Giving people a sense of belonging, no matter their circumstances and personal history – this is a big part of helping addicts and alcoholics get back on their feet.

And “belonging matters” is the theme of a Richmond festival to celebrate recovery kicking off this Sunday at noon at Minoru Park.

Vince Bulteel, who is in recovery from drug and alcohol abuse, is one of the speakers at the second annual Richmond Recovery Fest.

Bulteel credits an understanding nurse at the Richmond Hospital in February 2017 for taking the time to listen to him, to make eye contact with him and to connect him with an outreach worker for helping him get back on his feet. …

Bulteel will speak on Sunday at Richmond Recovery Fest, and he’ll be joined by Judy Darcy, Minister of Mental Health and Addictions as well as Richmond Mayor Malcolm Brodie. …

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80 free events during Richmond’s Culture Days weekend

Richmond News

More than 80 Culture Days events and activities will be happening in 20 locations across the city from Friday, Sept. 27 through Sunday, Sept. 29.

The three-day celebration of creativity will feature hands-on activities, cultural performances, artistic demonstrations, interactive installations and more. …

Saturday, Sept. 28:

Richmond Cultural Centre Murals and Artist Tours – Join Mayor Malcolm Brodie for the official unveiling of two new murals. The event will also include a Brazilian dance performance at 10:45 a.m., followed by a formal unveiling and walking tour with the artists from 11 a.m. to 12:30 p.m. …

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New Richmond Museum exhibit reveals inner workings of the city

Richmond News

All the questions you ever wanted answered about Richmond and more could be on display at a new Richmond museum exhibit.

For instance, have you ever wanted to know what is beneath the manhole covers or how do the dikes work? …

“From dikes and ditches, to sewers and skyscrapers, the Richmond Museum’s newest exhibition aims to bust urban myths while providing answers about the hidden workings of our city,” said Mayor Malcolm Brodie.

“The City at Work exhibition supports the Richmond Museum’s goal of contributing to a broader understanding of the concept of community in an accessible everyday setting that everyone can enjoy and understand.” …

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Richmond council wants to get rid of discrepancies in taxi, ride-hailing rules

Richmond News

If Richmond council had its way, the rules for taxis and ride-hailing services would largely be the same.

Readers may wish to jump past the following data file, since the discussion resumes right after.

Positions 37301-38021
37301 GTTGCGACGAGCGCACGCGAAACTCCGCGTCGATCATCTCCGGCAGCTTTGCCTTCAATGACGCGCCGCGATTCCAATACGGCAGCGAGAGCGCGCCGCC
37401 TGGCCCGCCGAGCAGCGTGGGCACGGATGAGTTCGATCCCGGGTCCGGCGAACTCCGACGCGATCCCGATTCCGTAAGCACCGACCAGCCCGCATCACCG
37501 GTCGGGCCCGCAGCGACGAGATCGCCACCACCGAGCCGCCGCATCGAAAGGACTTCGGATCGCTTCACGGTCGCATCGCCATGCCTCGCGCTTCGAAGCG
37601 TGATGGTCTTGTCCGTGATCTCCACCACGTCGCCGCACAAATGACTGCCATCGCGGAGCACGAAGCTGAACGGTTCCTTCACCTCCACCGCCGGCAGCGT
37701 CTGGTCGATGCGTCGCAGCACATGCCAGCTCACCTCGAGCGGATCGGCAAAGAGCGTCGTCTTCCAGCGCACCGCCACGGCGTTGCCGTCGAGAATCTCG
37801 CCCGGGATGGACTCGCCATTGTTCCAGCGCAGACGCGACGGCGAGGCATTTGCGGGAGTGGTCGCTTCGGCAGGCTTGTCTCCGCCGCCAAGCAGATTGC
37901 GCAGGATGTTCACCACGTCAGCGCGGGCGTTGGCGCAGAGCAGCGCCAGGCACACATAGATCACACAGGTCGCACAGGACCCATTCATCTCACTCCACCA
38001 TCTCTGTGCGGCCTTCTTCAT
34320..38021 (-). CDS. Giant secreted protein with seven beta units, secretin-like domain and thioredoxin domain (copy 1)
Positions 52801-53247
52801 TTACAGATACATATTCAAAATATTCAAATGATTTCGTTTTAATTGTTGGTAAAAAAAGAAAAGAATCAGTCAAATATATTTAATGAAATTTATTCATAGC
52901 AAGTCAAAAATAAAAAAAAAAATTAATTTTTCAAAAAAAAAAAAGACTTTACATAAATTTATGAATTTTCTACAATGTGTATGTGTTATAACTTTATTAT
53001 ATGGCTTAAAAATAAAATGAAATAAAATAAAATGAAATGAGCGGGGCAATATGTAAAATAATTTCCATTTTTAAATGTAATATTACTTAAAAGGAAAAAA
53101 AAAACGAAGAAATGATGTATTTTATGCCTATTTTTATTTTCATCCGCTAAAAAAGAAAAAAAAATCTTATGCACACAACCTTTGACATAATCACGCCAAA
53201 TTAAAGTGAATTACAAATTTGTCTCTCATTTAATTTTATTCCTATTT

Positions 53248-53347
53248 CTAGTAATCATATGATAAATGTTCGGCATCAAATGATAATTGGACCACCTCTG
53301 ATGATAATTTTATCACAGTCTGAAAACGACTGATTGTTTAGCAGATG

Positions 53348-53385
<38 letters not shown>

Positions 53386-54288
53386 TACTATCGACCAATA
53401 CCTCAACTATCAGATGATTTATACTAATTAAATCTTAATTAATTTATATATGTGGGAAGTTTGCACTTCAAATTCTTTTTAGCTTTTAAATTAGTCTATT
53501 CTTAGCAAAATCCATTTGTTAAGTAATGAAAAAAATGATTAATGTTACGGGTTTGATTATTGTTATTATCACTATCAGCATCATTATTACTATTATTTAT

As new ride-hailing services, or Transportation Network Services (TNS), are set to be approved by the provincial government, Richmond council will lobby the government to eliminate most of the discrepancies between TNS and taxi services.

In the meantime, a group of Lower Mainland taxi companies, including Richmond Cabs, has filed a lawsuit against the Passenger Transportation Board (PTB), to quash the new rules claiming that ride hailing is a threat to the industry.

At Monday’s council meeting, Richmond council hammered out concerns it has with the proposed ride-hailing service, based on an analysis by staff on the discrepancies between the two services.

“It’s trying to level the playing field between TNS vehicles and the taxis to make it fair for everybody,” said Mayor Malcolm Brodie.

Council will send a letter to the province asking that requirements be largely the same.

They will ask for the vehicle cap, the rate structure, insurance and any geographical limitations to be the same for both services. …

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Richmond council is wondering about status of new hospital tower

Richmond News

Richmond council is going to ask the premier what the status is for a new acute tower for Richmond Hospital.

With the announcement of a new $1.3 billion to replace Burnaby Hospital, Richmond Mayor Malcolm Brodie said he wanted to ask when more information about Richmond’s project would be coming.

“The fact that Burnaby has now had a $1.3 billion announcement begs the question as to the status of the Richmond acute care tower business plan and timeline for treasury board approval,” Brodie said at Monday afternoon’s committee meeting.

The letter of inquiry, if approved at Monday’s council meeting, will go to the premier, minister of health and the finance minister. …